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How To Find And Fix Potential Breaking Points On Your Boat

Stay safe on the water with storm tracking and tides at your fingertips with the BoatUS App.

The fate of your boat's security in a storm comes down to these essential and critical points in your defense strategy. Addressing them early could mean the difference between your boat surviving a serious storm, or breaking free, hitting hard objects, filling with water, and sustaining catastrophic damage.

Adding chafe protection near lines

Chafe protection is essential on all lines where they run against chocks, pilings, or the dock itself. | Photo Credit: Stacey Nedrow-Wigmore

Chafe Gear

Nylon stretches and absorbs shock, which is good, but this stretching under tremendous loads also works the line against chocks and other contact points. Chafe protectors are essential on all lines — at a dock, mooring, or at anchor. At a dock, lines are liable to abrade against chocks, pilings, and the dock itself. Wise use of proper chafing gear is critical. Commercially available chafing gear such as Chafe-Pro is a good choice.

Tip

See our article, 5 Ways To Prevent Line Chafe & Breakage On Your Boat, to learn ways to protect your line from chafe.

On moorings or at anchor, the line stretched over the edge of the rail can create sufficient heat to melt the line internally. Using hose to protect the line during a storm can encourage heat-related failure by not allowing water to cool the nylon fibers. Also, the plastic can melt, causing abrasion to the line.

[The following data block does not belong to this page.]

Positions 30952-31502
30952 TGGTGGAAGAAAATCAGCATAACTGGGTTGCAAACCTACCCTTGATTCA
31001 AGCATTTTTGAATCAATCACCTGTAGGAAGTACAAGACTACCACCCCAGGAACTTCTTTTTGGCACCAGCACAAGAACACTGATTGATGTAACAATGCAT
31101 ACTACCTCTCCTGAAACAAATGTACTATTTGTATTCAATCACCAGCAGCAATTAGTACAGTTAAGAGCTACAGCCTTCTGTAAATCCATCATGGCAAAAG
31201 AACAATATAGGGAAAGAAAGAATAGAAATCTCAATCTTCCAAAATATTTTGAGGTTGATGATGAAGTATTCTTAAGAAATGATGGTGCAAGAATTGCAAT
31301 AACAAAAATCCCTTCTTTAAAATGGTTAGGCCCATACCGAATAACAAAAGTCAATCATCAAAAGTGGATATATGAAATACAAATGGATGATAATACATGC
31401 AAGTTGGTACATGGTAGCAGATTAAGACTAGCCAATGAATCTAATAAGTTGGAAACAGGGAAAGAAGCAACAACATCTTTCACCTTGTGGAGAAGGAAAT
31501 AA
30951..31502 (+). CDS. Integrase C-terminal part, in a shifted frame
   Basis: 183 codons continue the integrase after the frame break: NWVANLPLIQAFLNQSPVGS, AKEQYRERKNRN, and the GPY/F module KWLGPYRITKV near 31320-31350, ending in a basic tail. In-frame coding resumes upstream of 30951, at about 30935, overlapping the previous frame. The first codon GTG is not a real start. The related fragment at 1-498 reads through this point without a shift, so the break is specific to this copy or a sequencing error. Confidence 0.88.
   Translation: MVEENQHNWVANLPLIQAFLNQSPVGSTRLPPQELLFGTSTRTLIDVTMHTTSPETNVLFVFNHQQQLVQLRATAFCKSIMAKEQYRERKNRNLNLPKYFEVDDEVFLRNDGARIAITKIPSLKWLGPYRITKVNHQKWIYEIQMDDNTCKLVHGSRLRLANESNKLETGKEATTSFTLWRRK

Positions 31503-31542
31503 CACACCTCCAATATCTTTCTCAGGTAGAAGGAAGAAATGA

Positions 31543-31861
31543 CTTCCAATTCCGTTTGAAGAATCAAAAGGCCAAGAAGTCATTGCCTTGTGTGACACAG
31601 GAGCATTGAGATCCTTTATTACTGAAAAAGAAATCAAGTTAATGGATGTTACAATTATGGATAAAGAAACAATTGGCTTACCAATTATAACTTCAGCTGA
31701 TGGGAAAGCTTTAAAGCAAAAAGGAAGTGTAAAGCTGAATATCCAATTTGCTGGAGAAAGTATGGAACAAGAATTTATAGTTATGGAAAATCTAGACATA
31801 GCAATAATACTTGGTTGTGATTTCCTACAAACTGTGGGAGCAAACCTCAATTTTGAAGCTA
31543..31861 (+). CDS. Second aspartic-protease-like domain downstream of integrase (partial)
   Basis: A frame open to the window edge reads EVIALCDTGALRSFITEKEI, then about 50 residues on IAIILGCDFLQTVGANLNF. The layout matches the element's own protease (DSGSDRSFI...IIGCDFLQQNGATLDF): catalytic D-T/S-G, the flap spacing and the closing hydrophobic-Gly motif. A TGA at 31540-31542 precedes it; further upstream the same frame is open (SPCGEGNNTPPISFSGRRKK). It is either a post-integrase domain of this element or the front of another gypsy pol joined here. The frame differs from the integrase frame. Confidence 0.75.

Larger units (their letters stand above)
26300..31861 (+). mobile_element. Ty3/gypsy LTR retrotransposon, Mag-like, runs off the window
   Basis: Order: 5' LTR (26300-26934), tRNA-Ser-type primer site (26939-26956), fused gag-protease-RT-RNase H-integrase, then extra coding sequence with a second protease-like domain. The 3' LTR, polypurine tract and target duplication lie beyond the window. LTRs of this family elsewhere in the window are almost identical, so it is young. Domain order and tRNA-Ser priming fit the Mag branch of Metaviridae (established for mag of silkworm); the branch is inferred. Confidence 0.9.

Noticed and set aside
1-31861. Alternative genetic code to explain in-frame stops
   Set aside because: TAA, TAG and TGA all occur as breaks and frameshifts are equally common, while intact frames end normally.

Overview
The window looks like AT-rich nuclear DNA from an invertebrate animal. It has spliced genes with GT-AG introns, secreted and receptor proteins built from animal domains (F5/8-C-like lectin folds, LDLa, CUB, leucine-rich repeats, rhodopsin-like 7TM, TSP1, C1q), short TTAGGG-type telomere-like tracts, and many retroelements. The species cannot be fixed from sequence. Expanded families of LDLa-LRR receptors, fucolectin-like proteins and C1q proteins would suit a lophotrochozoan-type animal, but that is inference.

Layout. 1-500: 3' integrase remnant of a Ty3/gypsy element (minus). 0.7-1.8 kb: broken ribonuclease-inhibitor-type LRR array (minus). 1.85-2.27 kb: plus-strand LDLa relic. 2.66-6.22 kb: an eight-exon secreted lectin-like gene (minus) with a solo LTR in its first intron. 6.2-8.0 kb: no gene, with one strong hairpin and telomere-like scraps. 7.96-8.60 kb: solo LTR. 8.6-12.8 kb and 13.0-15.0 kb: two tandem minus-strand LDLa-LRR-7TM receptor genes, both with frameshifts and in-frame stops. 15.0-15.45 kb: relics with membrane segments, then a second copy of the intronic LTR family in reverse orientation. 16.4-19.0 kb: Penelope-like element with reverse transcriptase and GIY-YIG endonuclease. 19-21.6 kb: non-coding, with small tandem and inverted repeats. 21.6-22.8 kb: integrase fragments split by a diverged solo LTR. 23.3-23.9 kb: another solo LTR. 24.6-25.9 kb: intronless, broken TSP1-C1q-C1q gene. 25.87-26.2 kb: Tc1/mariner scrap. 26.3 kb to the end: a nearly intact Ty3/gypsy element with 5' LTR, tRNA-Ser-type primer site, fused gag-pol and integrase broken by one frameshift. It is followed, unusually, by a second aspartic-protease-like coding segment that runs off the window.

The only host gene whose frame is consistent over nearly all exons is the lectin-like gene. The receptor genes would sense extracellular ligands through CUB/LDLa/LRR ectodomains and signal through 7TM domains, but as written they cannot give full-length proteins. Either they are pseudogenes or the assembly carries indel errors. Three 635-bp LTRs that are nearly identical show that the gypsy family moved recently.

One solution is to mount the cleats directly at the rail so the line won't be worked against a chock. Another is to use polyester (Dacron) line, which has much less stretch but is far more chafe-resistant than nylon.

By using a polyester line from the cleat through the chock and then joining it with a nylon line (use two eyes) to the piling or mooring, you can get the best of both types of line — the chafe-resistance of polyester and the stretch of nylon.

An alternative is to use polyester sleeves, available at chandleries, to protect the nylon lines from chafe while also allowing water to reach the heated fibers.